6sqft’s ongoing series The Urban Lens invites photographers to share work exploring a theme or a place within New York City. In this installment, photographer Niv Rozenberg shares his series “Boswijck,” an artistic depiction of Bushwick’s houses. Are you a photographer who’d like to see your work featured on The Urban Lens? Get in touch with us at [email protected].
Originally from Israel, Niv Rozenberg has been living in Bushwick for the past couple years. During this time, he became fascinated by the neighborhood’s colorful homes. Taking a literal and figurative approach to “colorful,” he set out to showcase Bushwick’s architectural and cultural diversity. While doing some research for the project, he learned that the original 17th-century Dutch name for the area was Boswijck, meaning “little town in the woods.” Choosing this as his series title, he then juxtaposed the historic moniker by visually isolating each building and employing Pantone colors to turn them and their backgrounds into graphic images.
Hear from Niv and see all his images
6sqft’s ongoing series “My sqft” checks out the homes of New Yorkers across all the boroughs. Our latest interior adventure brings us to the Bushwick loft of designers Laura Yeh and Zach Jenkins. Want to see your home featured here? Get in touch!
Creativity runs high in this Bushwick loft, which comes as no surprise when you learn that it’s the home of Laura Yeh, a designer at cult beauty brand Glossier, and Zach Jenkins, a furniture and lighting designer at the ultra-luxe Hellman-Chang. The duo moved into their space roughly one year ago following a cross-country road trip that brought them from their previous home in San Francisco to NYC. Although Laura, having studied at Parsons, was no stranger to the city, Zach had never lived in New York. Thus, as new beginnings go, the couple opted to start fresh in Bushwick with an 1100-square-foot cavern with plenty of room to flex their creative prowess. Ahead, see how Laura and Zach use airy style, refined textures, and beautiful furniture designed, built, or restored themselves to turn a nondescript space into a perfectly edited pastel dreamscape.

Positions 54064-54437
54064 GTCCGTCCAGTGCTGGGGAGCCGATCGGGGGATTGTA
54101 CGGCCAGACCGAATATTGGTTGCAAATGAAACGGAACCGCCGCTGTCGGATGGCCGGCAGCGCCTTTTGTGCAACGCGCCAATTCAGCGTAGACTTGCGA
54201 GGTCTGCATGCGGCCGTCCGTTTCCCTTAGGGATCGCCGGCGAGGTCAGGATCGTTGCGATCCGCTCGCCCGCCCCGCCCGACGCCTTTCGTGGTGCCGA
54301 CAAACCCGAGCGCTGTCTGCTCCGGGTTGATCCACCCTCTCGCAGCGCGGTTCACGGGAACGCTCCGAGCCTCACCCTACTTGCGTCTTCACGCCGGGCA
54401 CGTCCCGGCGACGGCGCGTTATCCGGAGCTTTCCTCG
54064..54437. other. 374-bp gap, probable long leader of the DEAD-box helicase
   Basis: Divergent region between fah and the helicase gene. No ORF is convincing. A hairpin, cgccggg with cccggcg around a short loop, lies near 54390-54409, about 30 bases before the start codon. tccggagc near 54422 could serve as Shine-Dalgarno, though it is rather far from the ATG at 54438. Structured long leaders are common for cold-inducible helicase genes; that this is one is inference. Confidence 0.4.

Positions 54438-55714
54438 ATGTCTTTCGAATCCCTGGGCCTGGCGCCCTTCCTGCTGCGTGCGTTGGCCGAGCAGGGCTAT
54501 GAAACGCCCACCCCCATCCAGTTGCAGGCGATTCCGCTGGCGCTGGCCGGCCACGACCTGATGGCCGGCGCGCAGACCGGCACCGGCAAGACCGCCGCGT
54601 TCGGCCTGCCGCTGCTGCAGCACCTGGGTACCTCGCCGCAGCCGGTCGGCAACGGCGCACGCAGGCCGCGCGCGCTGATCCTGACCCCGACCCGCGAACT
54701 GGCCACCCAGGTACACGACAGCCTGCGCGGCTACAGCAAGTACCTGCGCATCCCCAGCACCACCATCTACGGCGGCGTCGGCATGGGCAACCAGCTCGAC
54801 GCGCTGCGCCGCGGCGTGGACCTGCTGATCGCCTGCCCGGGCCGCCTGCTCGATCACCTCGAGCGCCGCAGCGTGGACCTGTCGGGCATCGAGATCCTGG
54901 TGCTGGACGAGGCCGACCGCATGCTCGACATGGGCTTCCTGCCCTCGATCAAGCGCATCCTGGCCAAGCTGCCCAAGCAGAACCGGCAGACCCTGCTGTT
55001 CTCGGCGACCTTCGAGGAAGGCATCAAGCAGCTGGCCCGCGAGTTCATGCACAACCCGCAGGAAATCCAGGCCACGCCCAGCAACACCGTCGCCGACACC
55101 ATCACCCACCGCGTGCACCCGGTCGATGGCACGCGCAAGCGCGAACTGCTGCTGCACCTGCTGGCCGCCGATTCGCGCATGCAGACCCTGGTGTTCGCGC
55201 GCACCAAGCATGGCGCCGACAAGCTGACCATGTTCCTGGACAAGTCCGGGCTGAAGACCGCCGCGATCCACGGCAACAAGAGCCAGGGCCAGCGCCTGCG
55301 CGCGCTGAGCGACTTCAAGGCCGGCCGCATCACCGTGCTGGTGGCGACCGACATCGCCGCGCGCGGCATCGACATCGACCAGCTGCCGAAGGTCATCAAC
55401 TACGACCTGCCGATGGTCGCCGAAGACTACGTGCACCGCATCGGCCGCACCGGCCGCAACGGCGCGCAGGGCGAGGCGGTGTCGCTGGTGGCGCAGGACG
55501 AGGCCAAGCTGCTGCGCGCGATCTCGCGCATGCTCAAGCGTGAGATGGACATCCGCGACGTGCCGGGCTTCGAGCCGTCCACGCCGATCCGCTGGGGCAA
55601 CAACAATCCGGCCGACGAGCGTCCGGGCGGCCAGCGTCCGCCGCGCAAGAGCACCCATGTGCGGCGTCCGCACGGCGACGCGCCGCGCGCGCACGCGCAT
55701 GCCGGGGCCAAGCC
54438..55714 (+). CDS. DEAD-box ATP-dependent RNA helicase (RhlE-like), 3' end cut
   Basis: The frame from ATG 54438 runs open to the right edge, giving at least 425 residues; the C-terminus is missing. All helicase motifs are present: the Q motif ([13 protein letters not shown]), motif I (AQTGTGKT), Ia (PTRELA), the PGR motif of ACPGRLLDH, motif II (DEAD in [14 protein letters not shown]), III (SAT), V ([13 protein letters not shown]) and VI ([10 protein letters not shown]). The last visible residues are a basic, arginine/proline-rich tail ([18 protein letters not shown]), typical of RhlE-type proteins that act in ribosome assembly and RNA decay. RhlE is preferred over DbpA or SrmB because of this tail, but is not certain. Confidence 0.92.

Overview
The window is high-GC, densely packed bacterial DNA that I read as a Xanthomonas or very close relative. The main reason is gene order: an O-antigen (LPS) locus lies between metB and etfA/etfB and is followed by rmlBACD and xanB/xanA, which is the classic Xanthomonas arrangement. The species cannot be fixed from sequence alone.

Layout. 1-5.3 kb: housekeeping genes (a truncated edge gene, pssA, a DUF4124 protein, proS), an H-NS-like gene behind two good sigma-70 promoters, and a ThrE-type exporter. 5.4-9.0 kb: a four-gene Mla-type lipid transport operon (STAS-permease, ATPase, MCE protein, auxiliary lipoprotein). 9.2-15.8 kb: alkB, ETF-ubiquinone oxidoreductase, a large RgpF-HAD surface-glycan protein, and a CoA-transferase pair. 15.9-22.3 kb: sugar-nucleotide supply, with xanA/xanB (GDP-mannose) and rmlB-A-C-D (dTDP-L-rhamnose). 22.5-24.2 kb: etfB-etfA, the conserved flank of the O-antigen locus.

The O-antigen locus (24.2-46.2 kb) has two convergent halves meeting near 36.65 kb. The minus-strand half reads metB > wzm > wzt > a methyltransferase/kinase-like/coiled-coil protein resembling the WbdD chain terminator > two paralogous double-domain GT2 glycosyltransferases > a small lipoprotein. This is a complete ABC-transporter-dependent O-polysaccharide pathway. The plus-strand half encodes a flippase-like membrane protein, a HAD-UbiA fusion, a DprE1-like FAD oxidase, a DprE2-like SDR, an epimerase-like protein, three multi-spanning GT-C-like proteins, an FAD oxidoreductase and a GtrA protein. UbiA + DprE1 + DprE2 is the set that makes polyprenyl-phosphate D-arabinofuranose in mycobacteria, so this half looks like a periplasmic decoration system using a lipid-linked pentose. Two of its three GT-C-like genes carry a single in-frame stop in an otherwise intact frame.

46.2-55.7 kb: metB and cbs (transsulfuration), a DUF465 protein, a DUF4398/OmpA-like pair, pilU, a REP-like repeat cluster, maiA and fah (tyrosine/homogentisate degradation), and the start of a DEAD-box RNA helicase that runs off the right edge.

go inside their dreamy loft
Rendering of 127-129 Troutman via Beam Group/ Photo via Shanna Shryne Design
The neighborhood of Bushwick, known for its artistic hipsters, is about to get even cooler. The Brooklyn-based firm Beam Group/ J. Goldman Design revealed plans for their project at 127-129 Troutman Street in the western part of the neighborhood. The project, designed by the firm’s Adele Schachner, is inspired by the mid-century “luck of the drawer” dresser that features an incredible tri-geometric pattern in bright colors framed by a wooden border, as CityRealty learned. Renderings show the building’s exterior will be composed of both opaque and screened panels.
See the renderings here
G Train at Court Square via Wikipedia
In response to the looming 15th-month L train shutdown, which will affect its nearly 225,000 daily riders beginning April 2019, real estate developers have started looking at Williamsburg’s hip and slightly cheaper neighbors, Greenpoint and South Williamsburg. Both areas sit nearby the G, J, M and Z trains, and in the past have offered a variety of housing options at cheaper prices. According to the New York Times, as developers begin their plunge into Greenpoint, sites along these train lines have become pricier and more difficult to lock down.
Find out more
With spring weather in full effect, the city’s flea and food markets roll out the red carpet and the irresistible edibles, and it’s pretty likely there’s one happening near you. The shop-and-snack mecca Brooklyn Flea has changed locations yet again, a night market returns in Queens and antiquing, arts and local maker standbys in all corners of Manhattan offer more of what you didn’t know you couldn’t live without. The goods may be odd, but they’re out there, and the list below rounds up 20 of the city’s top food and flea picks. Just don’t blame us for the tchotchke overload—or the calories.
Find a market this weekend